Community versus Market: A Note on Corporate Villages
Curry, Amy Farmer
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CitationBates, Robert H., and Amy Farmer Curry. 1992. Community versus market: a note on corporate villages. American Political Science Review 86(2): 457-463.
AbstractWe return to the literature on collective villages and reexamine its central arguments. In doing so, we focus on an institution for allocating land that we call the Rule. As claimed by its advocates, the Rule secures land allocations that result in outcomes differing from those that would be achieved by markets. The outcomes are not constrained to be efficient. But the economic costs paid fail to secure the attainment of guarantees of subsistence, greater equality, or a greater sense of community resulting from the elimination of envy. However, in the face of high levels of risk, the form of collective property rights embodied in the Rule may create what we call "communities of (mis)fortune," in which no one can envy others' gains or losses resulting from the random shocks of nature.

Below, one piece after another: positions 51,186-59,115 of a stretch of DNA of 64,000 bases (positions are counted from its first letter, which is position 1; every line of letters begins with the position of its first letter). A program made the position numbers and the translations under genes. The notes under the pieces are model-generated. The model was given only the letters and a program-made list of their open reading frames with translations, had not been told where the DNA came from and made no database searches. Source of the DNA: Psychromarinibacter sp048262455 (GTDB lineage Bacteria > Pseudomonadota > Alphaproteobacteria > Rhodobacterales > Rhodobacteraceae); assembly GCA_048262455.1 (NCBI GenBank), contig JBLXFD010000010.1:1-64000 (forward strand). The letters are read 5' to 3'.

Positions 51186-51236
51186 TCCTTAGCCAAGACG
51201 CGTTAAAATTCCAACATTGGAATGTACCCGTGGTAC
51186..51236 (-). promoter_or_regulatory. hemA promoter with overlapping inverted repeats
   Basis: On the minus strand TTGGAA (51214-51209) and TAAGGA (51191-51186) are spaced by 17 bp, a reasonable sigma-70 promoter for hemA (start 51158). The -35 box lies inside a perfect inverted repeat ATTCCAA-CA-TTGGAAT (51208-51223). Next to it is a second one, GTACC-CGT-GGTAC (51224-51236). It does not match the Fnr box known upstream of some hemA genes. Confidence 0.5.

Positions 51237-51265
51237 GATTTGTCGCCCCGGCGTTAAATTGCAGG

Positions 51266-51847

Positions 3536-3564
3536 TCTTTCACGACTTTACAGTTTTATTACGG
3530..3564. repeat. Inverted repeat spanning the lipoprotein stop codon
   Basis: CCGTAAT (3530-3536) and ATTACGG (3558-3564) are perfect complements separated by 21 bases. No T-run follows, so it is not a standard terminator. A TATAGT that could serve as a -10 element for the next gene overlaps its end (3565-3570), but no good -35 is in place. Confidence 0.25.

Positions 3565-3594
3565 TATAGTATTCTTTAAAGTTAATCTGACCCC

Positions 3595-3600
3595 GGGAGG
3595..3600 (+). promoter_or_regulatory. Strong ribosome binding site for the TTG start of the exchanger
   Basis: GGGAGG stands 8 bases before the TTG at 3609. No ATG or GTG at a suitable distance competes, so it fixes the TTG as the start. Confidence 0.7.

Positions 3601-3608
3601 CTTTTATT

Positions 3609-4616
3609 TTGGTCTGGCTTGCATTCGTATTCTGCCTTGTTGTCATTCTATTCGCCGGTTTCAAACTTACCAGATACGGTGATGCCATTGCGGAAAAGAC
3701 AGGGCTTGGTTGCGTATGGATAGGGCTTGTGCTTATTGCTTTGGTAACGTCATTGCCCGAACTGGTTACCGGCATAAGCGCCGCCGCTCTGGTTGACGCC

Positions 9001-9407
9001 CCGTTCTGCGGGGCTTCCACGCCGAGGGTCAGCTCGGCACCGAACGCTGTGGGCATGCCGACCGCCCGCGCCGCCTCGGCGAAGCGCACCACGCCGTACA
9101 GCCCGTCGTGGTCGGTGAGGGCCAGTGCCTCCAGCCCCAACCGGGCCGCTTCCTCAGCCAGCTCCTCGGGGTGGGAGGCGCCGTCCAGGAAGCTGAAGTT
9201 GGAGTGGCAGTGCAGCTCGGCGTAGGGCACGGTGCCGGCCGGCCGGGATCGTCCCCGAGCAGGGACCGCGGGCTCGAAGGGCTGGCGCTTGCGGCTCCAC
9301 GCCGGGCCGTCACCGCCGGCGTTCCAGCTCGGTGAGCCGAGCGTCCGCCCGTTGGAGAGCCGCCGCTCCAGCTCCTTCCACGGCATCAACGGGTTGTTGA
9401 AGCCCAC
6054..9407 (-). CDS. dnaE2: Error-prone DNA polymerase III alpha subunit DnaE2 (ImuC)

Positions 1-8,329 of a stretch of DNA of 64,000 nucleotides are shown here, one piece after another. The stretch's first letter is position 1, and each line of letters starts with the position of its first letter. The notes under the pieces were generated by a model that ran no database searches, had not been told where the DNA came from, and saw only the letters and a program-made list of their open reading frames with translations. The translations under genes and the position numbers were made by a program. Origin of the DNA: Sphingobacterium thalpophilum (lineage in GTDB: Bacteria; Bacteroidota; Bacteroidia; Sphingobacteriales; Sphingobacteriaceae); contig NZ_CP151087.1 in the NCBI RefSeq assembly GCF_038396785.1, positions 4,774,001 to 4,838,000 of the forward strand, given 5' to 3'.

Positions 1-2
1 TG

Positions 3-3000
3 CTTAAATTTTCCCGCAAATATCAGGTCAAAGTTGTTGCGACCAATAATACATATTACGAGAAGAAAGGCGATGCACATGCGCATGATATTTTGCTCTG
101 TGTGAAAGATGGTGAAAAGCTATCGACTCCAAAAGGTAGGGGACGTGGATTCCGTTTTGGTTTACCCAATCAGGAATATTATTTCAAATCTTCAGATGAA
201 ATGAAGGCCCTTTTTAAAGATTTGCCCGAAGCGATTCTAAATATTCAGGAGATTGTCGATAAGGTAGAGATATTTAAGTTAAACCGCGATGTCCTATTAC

Citable link to this pagehttp://nrs.harvard.edu/urn-3:HUL.InstRepos:3224743
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